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Do You See What I See
Playing with Nuclear Fire
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No God Can Stop a Hungry Man
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Winter on Fire
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The Universe: 7 Wonders of the Solar System
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Mea Maxima Culpa: Silence in the House of God
Alex Gibney explores the charged issue of pedophilia in the Catholic Church, following a trail from the first known protest against clerical sexual abuse in the United States and all the way to the Vatican. The title is derived from the Latin phrase "mea maxima culpa". It is taken from the Confiteor that is part of the Roman Catholic Mass. It translates into English as "My most grievous fault" The film examines the abuse of power in the Catholic Church system through the story of four deaf men who set out to expose the priest who abused them during the mid-1960s. Each of the men brought forth the first known case of public protest against clerical sex abuse, which later lead to the sex scandal case known as the Lawrence Murphy case. Through their case the film follows a cover-up that winds its way from the row houses of Milwaukee, Wisconsin, through Ireland's churches, all the way to the highest office of the Vatican.
Chef's Table goes inside the lives and kitchens of six of the world's most renowned international chefs. Each episode focuses on a single chef and their unique look at their lives, talents and passion from their piece of culinary heaven.
Jeong Kwan is a not your regular defined chef. She's living as a monk in Korea. She is connected to the spiritual side of food. Instead of trying to be the best in the world, any sense of ego is stripped from her mind and she cooks from the soul. This episode follows the daily life of Jeong Kwan, as she lovingly prepares vegan 'temple food', using ages old recipes and natural ingredients. She is a humble genius. Inspirational and meditative, gorgeously shot. She is a tiny, calm, firebrand.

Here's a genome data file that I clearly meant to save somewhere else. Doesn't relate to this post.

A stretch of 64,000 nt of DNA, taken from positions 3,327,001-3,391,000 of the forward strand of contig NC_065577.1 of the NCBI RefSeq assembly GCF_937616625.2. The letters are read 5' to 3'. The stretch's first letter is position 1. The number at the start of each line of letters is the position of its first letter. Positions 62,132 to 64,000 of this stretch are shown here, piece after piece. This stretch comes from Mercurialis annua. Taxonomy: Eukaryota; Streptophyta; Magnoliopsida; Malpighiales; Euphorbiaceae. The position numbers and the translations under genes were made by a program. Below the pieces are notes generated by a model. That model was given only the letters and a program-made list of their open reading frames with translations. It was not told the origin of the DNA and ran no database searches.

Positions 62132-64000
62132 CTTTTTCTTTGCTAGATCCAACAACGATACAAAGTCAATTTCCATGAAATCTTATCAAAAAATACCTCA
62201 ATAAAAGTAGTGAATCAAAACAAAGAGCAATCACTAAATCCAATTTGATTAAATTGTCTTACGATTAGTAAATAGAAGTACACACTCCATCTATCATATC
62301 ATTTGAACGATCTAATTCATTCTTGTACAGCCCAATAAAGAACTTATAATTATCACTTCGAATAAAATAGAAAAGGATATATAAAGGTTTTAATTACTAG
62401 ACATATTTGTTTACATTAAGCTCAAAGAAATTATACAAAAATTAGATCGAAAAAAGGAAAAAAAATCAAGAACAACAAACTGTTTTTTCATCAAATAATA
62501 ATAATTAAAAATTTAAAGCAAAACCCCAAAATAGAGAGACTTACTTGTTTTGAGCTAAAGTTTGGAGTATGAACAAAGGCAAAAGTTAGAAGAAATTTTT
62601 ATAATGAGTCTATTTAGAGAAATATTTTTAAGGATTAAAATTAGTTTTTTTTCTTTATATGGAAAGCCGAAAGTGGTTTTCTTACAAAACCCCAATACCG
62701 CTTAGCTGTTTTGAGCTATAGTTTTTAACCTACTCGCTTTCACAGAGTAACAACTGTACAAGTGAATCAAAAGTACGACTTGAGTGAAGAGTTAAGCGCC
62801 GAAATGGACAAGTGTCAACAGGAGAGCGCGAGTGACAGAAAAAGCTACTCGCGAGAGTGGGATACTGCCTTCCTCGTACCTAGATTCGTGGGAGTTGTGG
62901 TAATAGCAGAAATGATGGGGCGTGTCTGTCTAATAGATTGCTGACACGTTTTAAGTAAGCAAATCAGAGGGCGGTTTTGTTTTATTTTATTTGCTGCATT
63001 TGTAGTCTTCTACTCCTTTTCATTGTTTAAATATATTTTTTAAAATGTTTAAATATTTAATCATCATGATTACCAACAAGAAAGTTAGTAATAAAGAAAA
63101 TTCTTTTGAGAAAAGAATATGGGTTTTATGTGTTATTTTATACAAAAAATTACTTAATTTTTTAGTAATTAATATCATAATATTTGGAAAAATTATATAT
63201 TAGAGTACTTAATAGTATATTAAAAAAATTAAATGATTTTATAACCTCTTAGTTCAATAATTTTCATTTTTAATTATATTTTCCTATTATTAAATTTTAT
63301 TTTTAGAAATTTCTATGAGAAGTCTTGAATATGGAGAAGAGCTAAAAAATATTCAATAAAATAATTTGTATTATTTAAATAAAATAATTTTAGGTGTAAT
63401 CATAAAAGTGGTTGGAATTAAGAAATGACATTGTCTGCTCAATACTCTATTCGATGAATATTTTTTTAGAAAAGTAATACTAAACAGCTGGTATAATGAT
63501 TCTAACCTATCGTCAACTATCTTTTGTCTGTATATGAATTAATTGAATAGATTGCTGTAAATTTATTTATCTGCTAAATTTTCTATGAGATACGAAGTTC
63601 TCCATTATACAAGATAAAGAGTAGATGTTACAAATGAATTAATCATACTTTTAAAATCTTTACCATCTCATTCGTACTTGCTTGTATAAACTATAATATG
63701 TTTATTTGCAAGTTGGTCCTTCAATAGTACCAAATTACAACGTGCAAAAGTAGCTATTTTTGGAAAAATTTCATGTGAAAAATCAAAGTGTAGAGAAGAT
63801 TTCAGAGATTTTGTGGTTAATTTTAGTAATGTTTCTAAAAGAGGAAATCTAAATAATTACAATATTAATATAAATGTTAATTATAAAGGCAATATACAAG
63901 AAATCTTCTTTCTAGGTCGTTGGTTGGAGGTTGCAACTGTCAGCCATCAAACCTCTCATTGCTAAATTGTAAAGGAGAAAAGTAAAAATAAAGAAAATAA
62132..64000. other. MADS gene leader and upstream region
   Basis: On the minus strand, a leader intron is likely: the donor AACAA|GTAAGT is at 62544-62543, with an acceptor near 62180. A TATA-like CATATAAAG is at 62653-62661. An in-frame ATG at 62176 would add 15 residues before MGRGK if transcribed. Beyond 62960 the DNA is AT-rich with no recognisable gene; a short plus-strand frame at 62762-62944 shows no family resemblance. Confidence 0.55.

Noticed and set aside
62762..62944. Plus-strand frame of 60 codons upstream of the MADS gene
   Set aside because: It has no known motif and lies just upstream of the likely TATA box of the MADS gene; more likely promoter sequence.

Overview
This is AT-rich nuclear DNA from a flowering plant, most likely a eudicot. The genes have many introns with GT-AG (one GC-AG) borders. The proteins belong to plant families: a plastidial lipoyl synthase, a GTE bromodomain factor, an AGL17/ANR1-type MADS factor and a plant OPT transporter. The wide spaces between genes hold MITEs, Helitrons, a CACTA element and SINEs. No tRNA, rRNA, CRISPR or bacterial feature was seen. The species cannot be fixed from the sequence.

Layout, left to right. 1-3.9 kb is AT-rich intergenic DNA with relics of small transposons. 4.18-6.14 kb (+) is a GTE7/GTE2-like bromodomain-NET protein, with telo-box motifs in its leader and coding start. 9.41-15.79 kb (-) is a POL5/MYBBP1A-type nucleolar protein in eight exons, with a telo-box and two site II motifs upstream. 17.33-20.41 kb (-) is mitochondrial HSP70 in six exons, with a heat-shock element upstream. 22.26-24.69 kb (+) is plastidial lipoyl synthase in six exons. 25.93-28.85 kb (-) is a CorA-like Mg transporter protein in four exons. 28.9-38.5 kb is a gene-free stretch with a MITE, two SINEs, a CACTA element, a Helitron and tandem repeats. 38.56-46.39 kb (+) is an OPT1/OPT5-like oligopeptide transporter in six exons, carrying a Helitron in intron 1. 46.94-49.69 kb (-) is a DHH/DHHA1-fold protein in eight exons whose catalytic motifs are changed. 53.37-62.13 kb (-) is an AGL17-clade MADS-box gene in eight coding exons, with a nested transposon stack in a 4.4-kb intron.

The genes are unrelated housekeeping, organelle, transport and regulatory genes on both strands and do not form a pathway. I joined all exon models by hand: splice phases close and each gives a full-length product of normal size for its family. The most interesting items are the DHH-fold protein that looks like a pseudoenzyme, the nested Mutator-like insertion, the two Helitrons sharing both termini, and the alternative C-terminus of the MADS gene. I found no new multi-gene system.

The youngest foot soldiers for the Lord are shown in their native environment in this documentary. Becky Fischer is a children's pastor who runs 'Kids on Fire,' a summer camp for evangelical Christian children in North Dakota. Fischer believes in the political and moral importance of a Christian presence in America, and uses her camp to reinforce the religious training most of her charges are already receiving at home (the majority of the campers are home-schooled by their parents).
Using video games, animated videos, and group activities to help put her message across, Fischer encourages the kids to pray for the President and his Supreme Court appointees while urging them to help 'take back America for Christ.' For the most part, the children seem reasonably ordinary beyond the fact they pray with uncommon fervour and sometimes speak in tongues.
Along with Fischer and her cohorts, Jesus Camp features interviews with Ted Haggard, an evangelist and advisor to George W. Bush, and Mike Papantonio, a Christian talk-show host who believes the right-wing slant of many Christian evangelists is taking the church into a dangerous direction.
The Satanic Verses 30 Years On
The publication of Salman Rushdie's novel The Satanic Verses in 1988 sparked a culture war in Britain between those in the Muslim community, who considered the book blasphemous and called for the book to be banned, and those defending it as an expression of freedom of speech. Protests, which began in the north of England, soon spread across the UK and to the rest of the Islamic world, culminating in February 1989 with Iran's Ayatollah Khomeini issuing a fatwa - a death sentence on the writer.
Now, 30 years on, broadcaster and journalist Mobeen Azhar embarks on a journey, starting in his native Yorkshire where the protest first began, to examine the lasting effect the book has had on the Muslim community and how the events of 1989 continue to have an impact today.
Walk with Me
With unprecedented access, the film goes deep inside a Zen Buddhist community who have given up all their possessions and signed up to a life of chastity for one common purpose - to transform their suffering, and practice the art of mindfulness with the world-famous teacher Thich Nhat Hanh.
Filmed over three years, in their monastery in rural France and on the road in the USA, this visceral film is a meditation on a community grappling with existential questions and the everyday routine of monastic life. As the seasons come and go, the monastics' pursuit for a deeper connection to themselves and the world around them is amplified by insights from Thich Nhat Hanh's early journals, narrated by Benedict Cumberbatch.
Breakthrough: The Ideas That Changed the World
The Gene Code
Through the Wormhole
The Climate Wars
Chased by Sea Monsters
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